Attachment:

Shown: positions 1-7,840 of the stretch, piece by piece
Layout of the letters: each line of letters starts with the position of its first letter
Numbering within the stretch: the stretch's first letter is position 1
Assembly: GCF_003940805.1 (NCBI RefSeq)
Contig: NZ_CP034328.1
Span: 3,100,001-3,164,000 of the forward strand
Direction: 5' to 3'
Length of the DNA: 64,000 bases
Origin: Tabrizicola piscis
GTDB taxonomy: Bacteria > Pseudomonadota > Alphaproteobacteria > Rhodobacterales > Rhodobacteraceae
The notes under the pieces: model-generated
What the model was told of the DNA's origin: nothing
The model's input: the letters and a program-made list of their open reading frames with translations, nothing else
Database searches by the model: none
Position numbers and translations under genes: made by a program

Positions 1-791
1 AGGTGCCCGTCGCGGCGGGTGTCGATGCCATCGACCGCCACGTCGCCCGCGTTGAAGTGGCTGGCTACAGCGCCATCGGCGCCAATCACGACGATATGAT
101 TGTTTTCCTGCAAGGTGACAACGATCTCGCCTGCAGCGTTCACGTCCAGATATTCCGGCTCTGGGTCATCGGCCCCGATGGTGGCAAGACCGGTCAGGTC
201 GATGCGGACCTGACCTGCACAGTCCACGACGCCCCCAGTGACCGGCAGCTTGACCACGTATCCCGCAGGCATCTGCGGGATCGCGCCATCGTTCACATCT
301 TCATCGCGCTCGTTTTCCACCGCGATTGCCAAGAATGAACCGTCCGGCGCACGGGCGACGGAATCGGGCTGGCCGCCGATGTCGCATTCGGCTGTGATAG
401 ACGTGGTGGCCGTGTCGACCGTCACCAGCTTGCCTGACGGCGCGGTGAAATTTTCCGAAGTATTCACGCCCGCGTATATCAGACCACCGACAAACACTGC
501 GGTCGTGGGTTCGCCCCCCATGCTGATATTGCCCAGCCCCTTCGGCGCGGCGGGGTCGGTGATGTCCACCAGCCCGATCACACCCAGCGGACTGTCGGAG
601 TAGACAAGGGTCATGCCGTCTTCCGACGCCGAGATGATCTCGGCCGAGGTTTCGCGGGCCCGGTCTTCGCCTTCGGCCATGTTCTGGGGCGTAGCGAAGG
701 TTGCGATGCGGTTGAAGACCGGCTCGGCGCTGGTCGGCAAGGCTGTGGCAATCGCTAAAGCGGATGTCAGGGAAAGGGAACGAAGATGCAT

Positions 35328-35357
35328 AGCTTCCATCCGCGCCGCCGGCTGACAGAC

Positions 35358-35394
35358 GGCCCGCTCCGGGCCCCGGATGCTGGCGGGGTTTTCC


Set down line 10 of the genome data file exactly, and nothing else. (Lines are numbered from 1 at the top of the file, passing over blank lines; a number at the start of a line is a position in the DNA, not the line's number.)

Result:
GTDB taxonomy: Bacteria > Pseudomonadota > Alphaproteobacteria > Rhodobacterales > Rhodobacteraceae